Can Big Tech be regulated? That was the question put before a panel of experts and practitioners last week during SIPA’s 2023 Niejelow-Rodin Global Digital Futures Policy Forum.
Co-sponsored by SIPA’s Technology, Media, and Communications specialization, under the leadership of Professor Anya Schiffrin, and Columbia World Projects, the panelists at Regulating Big Tech: Lessons from Around the World highlighted the complexities of regulating digital giants like Google, Apple, Facebook (Meta), and Amazon, as well as up-and-comers like OpenAI, whose ChatGPT made a splash when it was released late last year.
Moderated by Dean Emerita Merit E. Janow, the Thursday panel featured Rod Sims, a professor at Australian National University, University Professor Joseph E. Stiglitz, Bruno Liebhaberg, the founder and director general of the European think tank CERRE (the Centre on Regulation in Europe), and Eleanor Fox, the Walter J. Derenberg Professor of Trade Regulation Emerita and Professor at NYU Law.
The panelists agreed there has been little convergence to date around regulatory standards and frameworks to rein in Big Tech, even as Australia and the European Union are taking the lead to impose firmer restrictions against the tech giants.
The United States and Europe may share values but not always economic interests.
— Bruno Liebhaberg, Centre on Regulation in Europe
“Regulation, I would say, is very much impacted by two kinds of drivers,” said Liebhaberg. “The first one is the economic interests of those states that enact regulations, but the other are the collective preferences that each region, each country will have.” He said the United States and Europe may “share similar values [but] we may not always share similar economic interests.”
According to Liebhaberg, these differing interests and differing frameworks are changing the way we experience digital platforms and innovations, and not always for the better.
Asked about the social and economic harms caused by Big Tech, Stiglitz recited a litany of examples, including “issues of privacy and surveillance [and] issues related to mis- and disinformation that go over the platforms, including those related to incitement, hate speech, political intervention, the health consequences of spreading misinformation about vaccines threatens everybody in our society.”
On the economic front, Stiglitz fretted about the lack of competition, calling it “a real concern [that] spills over from lack of competition into platforms.”
“The way the platforms take on information and reinforce their market power also undermines the fundamental principles of market economies,” he added.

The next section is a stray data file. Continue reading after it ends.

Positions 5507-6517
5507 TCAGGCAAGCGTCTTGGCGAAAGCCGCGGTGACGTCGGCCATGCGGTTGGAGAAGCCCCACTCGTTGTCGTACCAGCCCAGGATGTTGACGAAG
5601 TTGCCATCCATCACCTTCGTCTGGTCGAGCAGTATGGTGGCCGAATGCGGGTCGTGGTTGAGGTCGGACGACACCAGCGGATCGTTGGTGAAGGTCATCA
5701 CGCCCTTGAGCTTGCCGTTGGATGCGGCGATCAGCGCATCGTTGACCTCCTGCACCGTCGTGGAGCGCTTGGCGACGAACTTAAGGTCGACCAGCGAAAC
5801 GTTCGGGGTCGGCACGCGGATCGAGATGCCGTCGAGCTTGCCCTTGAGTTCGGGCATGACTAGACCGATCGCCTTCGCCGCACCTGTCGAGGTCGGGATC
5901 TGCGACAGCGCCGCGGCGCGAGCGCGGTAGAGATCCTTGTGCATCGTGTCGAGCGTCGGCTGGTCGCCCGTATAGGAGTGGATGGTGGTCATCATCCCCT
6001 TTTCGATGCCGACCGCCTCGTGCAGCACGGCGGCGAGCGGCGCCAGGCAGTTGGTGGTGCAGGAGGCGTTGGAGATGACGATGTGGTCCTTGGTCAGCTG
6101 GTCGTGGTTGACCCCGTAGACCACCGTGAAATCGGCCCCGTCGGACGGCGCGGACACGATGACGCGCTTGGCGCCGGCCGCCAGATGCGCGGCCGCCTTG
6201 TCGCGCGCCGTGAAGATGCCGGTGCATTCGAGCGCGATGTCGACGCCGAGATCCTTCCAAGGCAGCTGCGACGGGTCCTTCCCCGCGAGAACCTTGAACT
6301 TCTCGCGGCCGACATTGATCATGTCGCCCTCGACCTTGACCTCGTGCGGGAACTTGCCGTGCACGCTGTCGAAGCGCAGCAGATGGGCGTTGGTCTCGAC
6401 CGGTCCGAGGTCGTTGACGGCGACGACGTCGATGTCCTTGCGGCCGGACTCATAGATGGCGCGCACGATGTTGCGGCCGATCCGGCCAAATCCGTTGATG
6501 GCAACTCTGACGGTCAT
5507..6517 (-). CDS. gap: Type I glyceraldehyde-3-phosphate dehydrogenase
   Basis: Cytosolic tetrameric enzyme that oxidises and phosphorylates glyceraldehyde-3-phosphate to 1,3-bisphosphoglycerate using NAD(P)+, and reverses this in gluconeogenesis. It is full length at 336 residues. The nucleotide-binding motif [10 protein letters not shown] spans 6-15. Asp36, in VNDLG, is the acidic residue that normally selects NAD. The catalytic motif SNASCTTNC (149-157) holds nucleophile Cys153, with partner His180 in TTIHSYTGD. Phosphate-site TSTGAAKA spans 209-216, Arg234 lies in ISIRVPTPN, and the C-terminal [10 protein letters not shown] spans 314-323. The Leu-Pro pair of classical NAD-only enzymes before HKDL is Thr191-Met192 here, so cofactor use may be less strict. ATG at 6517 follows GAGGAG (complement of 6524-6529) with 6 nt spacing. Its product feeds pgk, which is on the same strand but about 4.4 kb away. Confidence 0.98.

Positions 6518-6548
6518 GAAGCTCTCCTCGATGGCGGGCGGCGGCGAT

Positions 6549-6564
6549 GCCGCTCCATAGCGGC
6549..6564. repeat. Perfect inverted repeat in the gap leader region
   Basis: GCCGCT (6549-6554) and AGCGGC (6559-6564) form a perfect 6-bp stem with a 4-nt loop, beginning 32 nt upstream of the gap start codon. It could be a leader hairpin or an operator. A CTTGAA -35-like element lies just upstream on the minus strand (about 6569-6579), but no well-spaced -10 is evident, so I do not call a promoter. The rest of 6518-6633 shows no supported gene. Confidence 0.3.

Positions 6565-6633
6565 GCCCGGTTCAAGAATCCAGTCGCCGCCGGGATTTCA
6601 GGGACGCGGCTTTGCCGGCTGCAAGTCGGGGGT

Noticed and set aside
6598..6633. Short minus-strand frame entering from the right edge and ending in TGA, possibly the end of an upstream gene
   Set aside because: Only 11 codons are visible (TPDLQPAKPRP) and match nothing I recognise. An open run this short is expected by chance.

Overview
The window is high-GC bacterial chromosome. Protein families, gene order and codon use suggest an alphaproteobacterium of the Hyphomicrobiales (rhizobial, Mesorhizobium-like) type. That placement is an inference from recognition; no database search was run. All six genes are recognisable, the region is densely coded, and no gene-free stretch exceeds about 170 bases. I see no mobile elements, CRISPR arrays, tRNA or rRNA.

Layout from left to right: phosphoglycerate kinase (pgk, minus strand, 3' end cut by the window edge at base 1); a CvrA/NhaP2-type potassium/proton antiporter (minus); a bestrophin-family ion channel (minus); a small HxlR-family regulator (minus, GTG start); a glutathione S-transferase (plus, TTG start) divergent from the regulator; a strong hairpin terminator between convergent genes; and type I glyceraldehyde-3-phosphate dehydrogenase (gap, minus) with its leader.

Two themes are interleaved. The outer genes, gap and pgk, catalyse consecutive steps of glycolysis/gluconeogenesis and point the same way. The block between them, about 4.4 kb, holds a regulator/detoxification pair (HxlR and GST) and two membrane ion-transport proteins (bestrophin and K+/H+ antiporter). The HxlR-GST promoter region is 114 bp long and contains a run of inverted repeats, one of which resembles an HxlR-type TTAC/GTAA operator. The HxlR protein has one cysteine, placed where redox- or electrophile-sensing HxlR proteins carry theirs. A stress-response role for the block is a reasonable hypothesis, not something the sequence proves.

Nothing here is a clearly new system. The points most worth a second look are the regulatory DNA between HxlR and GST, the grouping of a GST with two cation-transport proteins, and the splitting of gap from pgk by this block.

Sims, a regulatory expert who served as the chair of the Australian Competition and Consumer Commission, largely agreed. “You've got a complete monopoly in ad tech, which pushes up the price of digital advertising,” he said. “You've got the duopoly of apps, and that pushes up prices there,” he said, going on to condemn “a lack of choice of service [and] the stifling of innovation.”
Unlike the United States, SIms added, Australia has passed some meaningful digital tech regulation, including a new law aimed at leveling the playing field between digital platforms and news publishers. “Part of the regulation that's happening worldwide is to promote innovation, and I think it can do more to promote innovation than just letting it run its own course.”
With countries starting to crack down on Big Tech’s free reign over the digital tech market, the United States is lagging behind. According to NYU’s Fox, the United States is stuck in an ideological debate: Where some observers see progress and innovation and want to leave Big Tech alone, others see the companies as overly powerful and intrusive.
“This ideological debate is happening in the United States, and the libertarian side has the major cards in the deck because of our Supreme Court, which hands down very libertarian-leaning decisions,” Fox said.
Leaving the courts to decide the fate of Big Tech, with antitrust cases, has hobbled the United States’ ability to be a regulatory leader in this space.
As countries and regions like Australia, China, and the EU consider how to forge a consensus around digital regulation and norms, Sims sounded optimistic about some of the latest legislation passed in Europe, such as the Digital Services Act and Digital Markets Act.
“The Digital Services Act is largely about electronic safety,” he said. “It's about disinformation and it's the first in the world. I think it's going to get copied. It's fairly weak at the moment, but I think as it evolves, it will strengthen.”